The plot is linear, progressing from a beginning, a middle and an end with various techniques of wholeness, unity and purpose. It reaffirms a rational, ordered universe,
“There’s a divinity that shapes our ends, rough hew them as we may”
The characters are appropriate, realistic and plausible; the hero from a good family, going through a crisis with a reversal of fortune.
Hamlet is an Aristotelian model of a classical drama - there is an overall logic to the action, and the plot has a discernible shape: a beginning, middle, and end. By the conclusion of the play, in other words, through the actions of the participants, something has been dealt with, resolved. There is an emphasis on structure, causation, unity, cohesion….
Suffering is depicted as ennobling. At the end, order is restored, god is on his throne and all is right with the world.
In On Rhetoric Aristotle argued that there are three controlling factors in persuasion: Logos, Pathos and Ethos.
Logos is the intellectual dimension. He said that as rational beings we like to know (or think) that our beliefs are grounded in reality. But logos alone does not move people to adopt new beliefs or behaviours.
Pathos, the emotional or psychological dimension, also plays a role. Beliefs are formed not only by rationalisation but also by “attraction”. Arguments we “like”, whether because they are presented beautifully or because they resonate with our hopes, will usually be more persuasive than ones we find unpleasant. I think this partly explains why, despite having some great minds in the cause, atheism continues to be an important minority viewpoint. Whatever its intellectual credentials, taken seriously it offers a very bleak outlook.
However, logos and pathos do not fully account for why we believe what we believe. Aristotle reserved a special place in his theory for what he called ethos, the social or ethical dimension. Not only do we tend to believe ideas we like, we also tend to accept the ideas of people we like.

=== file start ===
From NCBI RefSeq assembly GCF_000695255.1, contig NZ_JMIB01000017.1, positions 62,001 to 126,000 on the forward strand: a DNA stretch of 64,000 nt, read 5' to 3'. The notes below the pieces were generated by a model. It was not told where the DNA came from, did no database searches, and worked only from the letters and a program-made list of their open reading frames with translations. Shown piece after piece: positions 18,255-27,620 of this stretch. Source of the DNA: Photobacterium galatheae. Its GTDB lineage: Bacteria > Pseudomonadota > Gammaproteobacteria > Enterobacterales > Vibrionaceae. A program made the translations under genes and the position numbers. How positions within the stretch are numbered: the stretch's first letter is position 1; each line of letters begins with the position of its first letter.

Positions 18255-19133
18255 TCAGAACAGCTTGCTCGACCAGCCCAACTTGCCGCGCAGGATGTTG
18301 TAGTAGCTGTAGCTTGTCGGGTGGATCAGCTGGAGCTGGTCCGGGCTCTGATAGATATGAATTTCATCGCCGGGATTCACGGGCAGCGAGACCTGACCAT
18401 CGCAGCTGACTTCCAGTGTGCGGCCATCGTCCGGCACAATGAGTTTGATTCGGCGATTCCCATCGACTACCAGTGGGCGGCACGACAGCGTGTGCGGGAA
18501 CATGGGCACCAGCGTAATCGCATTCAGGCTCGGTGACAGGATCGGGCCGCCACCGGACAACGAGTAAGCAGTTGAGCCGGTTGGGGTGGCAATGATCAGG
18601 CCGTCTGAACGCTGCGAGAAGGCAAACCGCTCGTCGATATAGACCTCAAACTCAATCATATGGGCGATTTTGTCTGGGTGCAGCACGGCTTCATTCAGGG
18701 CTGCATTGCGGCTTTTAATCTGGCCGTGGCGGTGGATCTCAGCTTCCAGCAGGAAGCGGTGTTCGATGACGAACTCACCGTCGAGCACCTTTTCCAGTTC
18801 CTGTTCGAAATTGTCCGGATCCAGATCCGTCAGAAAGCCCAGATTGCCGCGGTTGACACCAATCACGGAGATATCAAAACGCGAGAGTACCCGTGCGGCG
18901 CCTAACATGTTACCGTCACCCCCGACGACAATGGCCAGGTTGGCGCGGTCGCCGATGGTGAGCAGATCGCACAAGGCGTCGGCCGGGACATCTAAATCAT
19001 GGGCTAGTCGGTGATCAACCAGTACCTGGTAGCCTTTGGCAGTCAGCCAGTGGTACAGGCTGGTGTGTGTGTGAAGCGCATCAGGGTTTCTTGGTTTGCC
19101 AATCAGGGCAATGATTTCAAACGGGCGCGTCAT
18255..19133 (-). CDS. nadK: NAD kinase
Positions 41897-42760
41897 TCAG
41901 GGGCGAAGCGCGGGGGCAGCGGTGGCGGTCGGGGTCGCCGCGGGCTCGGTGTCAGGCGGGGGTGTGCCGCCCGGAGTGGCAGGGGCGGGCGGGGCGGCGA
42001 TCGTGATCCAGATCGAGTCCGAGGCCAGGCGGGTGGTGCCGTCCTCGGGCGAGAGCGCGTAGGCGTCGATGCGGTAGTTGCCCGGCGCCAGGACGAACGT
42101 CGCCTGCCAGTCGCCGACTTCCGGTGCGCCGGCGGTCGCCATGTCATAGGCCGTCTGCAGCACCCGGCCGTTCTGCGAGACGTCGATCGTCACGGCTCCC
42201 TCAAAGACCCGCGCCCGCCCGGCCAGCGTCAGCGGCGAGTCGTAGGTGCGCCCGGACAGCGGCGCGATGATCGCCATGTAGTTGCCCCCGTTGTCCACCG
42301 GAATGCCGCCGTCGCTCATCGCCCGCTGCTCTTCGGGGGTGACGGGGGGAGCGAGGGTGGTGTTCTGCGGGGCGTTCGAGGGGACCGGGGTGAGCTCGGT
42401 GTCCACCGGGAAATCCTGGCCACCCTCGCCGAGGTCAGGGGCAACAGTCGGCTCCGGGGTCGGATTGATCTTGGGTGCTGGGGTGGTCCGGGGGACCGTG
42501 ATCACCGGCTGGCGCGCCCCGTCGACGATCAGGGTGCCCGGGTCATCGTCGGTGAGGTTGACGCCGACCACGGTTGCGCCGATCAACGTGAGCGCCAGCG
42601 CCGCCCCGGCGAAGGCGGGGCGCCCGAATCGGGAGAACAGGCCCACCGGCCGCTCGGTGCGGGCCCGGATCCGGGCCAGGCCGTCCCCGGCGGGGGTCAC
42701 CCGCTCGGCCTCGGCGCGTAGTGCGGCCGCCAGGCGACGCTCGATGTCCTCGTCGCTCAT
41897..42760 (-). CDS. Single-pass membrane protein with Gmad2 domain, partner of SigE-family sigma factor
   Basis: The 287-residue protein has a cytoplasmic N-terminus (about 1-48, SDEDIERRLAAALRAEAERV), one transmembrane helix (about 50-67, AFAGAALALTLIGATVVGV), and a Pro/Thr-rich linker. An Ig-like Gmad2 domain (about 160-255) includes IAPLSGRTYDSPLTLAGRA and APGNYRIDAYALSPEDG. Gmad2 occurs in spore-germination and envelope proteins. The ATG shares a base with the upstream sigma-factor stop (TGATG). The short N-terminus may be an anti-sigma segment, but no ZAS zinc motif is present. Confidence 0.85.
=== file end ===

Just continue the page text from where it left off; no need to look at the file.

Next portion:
We now call this the ‘‘sociology of knowledge’’ but Aristotle put his finger on it centuries ago: “We believe good-hearted people to a greater extent and more quickly than we do others on all subjects in general and completely so in cases where there is not exact knowledge.”
A half-plausible argument will sound implausible from someone we dislike, and yet the same argument will seem fully plausible from someone we trust. How this works in practice is that our social context
- where we grew up, the education we have received, the friends we hang out with and the community we choose to be part of - influence the beliefs we will adopt. Ethos is at the core of how beliefs work.
What counts in debate is a combination of intellectual, aesthetic and social factors.
John Dickson is an author and historian. He is director of the Centre for Public Christianity and a senior research fellow at Macquarie University.
This explains why people cling to convictions in the face of all contrary credible evidence – flat earthers, birthers, climate change denialists…..